New research project to reinforce use of AUVs in seabed monitoring

Spanish autonomous underwater vehicle (AUV) designer IQUA Robotics and partners are jointly carrying out a project named Platform for Long-lasting Observation of Marine Ecosystems (PLOME), aiming to develop an underwater platform to intelligently monitor marine ecosystems in real time.

Courtesy of IQUA Robotics

Specifically, the project proposes to develop a set of independent systems consisting of fixed stations that remain on the seabed, submarine vehicles and surface vehicles that work together and autonomously to collect data.

All systems have batteries and communication systems while underwater vehicles can be parked to charge batteries and surface vehicles can work by extracting energy from the environment.

As explained, the set of systems constitutes a non-invasive, modular platform that can monitor an area for several weeks, and up to a month, without the need for human intervention.

Once collected, the systems are maintained, data is extracted, batteries are charged, and the platform can be deployed again so that monitoring can continue in another area.

Over the course of three years, three experiments will be carried out in different places on the Catalan coast as part of the PLOME project.

The first experiment will take place in 2023 on the coast of Sant Feliu de Guíxols and it will be the first time that the technologies developed will work together to obtain data from the seabed.

During 2024, two final experiments of the project will be carried out with the first consisting of a deep validation, between 300 and 500 metres, in a protected area of real fishing near the city of Barcelona, by means of an oceanographic boat. In this experiment the monitoring systems will be validated in real conditions for several days, supervising and operating the systems from the ship.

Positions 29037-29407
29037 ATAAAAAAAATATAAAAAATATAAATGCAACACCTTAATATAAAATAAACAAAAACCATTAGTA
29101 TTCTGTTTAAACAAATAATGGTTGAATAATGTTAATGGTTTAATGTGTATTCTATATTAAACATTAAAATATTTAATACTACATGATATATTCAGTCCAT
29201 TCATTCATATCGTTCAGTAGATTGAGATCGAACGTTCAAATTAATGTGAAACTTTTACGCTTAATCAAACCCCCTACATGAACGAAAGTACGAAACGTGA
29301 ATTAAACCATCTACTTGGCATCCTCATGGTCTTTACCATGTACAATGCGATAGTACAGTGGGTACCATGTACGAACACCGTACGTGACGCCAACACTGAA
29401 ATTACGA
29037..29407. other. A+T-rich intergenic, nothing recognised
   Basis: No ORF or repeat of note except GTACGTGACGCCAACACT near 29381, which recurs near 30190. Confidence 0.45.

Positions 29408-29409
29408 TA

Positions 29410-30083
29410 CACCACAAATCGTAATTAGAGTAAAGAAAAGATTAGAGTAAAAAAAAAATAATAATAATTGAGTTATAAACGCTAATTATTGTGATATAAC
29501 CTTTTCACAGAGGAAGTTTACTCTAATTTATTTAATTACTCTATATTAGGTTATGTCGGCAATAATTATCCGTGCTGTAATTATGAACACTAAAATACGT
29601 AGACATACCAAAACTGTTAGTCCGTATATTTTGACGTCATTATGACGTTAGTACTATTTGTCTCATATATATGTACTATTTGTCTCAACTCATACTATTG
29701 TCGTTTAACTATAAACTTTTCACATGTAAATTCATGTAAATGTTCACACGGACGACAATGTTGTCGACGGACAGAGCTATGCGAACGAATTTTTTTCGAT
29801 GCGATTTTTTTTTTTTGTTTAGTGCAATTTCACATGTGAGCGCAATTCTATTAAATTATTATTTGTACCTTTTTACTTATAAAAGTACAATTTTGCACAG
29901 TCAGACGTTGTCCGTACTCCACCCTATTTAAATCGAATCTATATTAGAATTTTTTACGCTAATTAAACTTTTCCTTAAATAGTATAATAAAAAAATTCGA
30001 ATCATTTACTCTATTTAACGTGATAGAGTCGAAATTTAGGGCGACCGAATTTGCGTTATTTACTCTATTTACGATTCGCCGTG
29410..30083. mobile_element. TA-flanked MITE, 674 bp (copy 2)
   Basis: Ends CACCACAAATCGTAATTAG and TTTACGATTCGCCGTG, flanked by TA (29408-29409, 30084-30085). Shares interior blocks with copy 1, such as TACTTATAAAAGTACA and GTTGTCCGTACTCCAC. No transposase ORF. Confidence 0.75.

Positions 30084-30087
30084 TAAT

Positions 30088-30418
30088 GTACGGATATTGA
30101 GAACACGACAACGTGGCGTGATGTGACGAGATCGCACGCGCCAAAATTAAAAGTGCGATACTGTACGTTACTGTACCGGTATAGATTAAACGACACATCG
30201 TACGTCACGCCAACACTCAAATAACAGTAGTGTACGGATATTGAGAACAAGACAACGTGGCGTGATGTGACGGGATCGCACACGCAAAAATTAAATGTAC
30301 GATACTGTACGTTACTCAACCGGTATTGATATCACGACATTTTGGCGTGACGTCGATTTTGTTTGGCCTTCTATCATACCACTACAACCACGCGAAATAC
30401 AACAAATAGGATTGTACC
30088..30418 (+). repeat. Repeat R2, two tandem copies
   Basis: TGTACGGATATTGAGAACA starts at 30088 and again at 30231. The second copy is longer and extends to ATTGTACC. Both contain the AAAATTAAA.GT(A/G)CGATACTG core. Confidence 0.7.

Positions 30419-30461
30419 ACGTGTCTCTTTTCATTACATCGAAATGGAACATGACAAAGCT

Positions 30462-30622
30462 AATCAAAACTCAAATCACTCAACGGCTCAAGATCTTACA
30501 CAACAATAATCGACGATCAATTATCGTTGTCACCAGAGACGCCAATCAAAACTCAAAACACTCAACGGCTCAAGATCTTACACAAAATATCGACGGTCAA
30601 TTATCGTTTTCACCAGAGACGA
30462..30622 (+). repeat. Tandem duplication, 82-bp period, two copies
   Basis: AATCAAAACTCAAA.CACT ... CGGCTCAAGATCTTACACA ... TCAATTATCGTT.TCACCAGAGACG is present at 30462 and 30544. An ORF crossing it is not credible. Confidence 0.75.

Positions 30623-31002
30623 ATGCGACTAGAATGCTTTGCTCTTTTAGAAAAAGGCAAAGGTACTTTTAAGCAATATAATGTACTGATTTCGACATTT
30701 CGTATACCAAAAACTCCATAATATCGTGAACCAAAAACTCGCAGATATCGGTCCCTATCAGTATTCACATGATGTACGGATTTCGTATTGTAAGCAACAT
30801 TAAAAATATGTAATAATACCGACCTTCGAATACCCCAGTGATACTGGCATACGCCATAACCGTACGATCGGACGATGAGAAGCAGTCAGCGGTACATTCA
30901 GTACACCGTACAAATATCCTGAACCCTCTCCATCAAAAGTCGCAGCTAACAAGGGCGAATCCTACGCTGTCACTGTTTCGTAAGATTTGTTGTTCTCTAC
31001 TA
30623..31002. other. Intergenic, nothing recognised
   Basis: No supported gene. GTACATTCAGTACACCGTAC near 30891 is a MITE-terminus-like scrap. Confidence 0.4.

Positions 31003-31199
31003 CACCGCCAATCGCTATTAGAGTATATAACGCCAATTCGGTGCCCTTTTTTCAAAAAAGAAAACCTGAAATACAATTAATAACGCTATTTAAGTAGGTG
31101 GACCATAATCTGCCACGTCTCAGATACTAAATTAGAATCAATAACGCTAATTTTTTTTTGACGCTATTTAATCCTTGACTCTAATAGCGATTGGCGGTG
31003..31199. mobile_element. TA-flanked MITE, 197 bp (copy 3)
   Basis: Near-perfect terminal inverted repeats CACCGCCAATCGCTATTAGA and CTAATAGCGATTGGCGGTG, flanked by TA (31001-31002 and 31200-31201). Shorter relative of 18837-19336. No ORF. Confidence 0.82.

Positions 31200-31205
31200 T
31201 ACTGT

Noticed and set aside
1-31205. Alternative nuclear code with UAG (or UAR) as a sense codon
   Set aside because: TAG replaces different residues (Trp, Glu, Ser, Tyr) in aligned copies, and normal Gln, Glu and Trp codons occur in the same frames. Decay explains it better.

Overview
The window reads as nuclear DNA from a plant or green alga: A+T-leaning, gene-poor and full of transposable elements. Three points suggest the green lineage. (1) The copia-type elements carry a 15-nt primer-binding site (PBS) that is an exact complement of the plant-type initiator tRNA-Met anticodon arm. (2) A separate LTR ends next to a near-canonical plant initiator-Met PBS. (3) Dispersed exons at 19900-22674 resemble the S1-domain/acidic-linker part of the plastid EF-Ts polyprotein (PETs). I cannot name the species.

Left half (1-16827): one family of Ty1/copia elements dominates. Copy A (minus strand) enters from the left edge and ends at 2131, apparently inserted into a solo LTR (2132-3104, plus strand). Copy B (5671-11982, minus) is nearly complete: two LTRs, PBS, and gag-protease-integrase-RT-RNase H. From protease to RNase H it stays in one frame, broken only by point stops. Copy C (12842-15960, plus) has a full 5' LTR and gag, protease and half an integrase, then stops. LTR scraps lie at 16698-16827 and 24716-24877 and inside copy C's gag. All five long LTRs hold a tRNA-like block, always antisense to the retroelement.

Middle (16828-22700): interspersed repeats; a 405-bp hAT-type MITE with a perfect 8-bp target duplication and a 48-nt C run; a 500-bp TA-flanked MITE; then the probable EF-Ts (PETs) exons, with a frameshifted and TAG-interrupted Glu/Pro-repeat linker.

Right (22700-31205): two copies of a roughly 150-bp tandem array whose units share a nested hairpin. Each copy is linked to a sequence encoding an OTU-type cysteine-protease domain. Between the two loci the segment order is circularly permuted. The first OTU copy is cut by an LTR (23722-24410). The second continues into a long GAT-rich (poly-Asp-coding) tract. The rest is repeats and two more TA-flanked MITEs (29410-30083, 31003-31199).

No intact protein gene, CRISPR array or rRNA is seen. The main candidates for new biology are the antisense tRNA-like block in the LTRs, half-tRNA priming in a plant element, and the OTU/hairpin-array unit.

The final experiment will be carried out on the coast of Vilanova i la Geltrú, and will consist of validating all the systems at shallow depth for over a week without interruption. The platform will be connected to the OBSEA marine observatory, and this will allow real-time monitoring of all systems to verify that they are working properly.

The PLOME project has a budget of €1.5 million from funds from the Spanish Research Agency and the European funds Next Generation.

In addition to IQUA Robotics, the project partners include the Universitat Politècnica de Catalunya · BarcelonaTech (UPC), the Universitat de les Illes Balears (UIB), the Universitat Politècnica de Madrid (UPM), and the Institut de Ciències del Mar (ICM-CSIC).

For this project, IQUA Robotics will develop mapping algorithms based on data acquired with lasers, camcorders and acoustic cameras while the ICM is the partner responsible for calculating ecological indicators as a synthetic metric for the health and recovery of marine ecosystems.

The UIB will contribute through the generation and implementation of artificial intelligence algorithms for the analysis of images obtained by the cameras on board the platforms, both in autonomous vehicles and in the fixed stations. The aim is the detection, identification, cutting and quantification of different marine species.

UPM will focus on the management of acoustic submarine communications and satellite and/or GSM communications.

Finally, the Centre de Desenvolupament de Sistemes d’Adquisició Remota i Tractament de la Informació (SARTI-UPC) will assist with the design of fixed seabed observation stations.

“With PLOME we want to consolidate the use of autonomous submarine vehicles as a tool for observing the seabed that does not require a whole human team and an infrastructure dedicated to the time it is used”, said the researcher of the research group in Computer Vision and Robotics (VICOROB) at the UdG and project coordinator, Marc Carreras.

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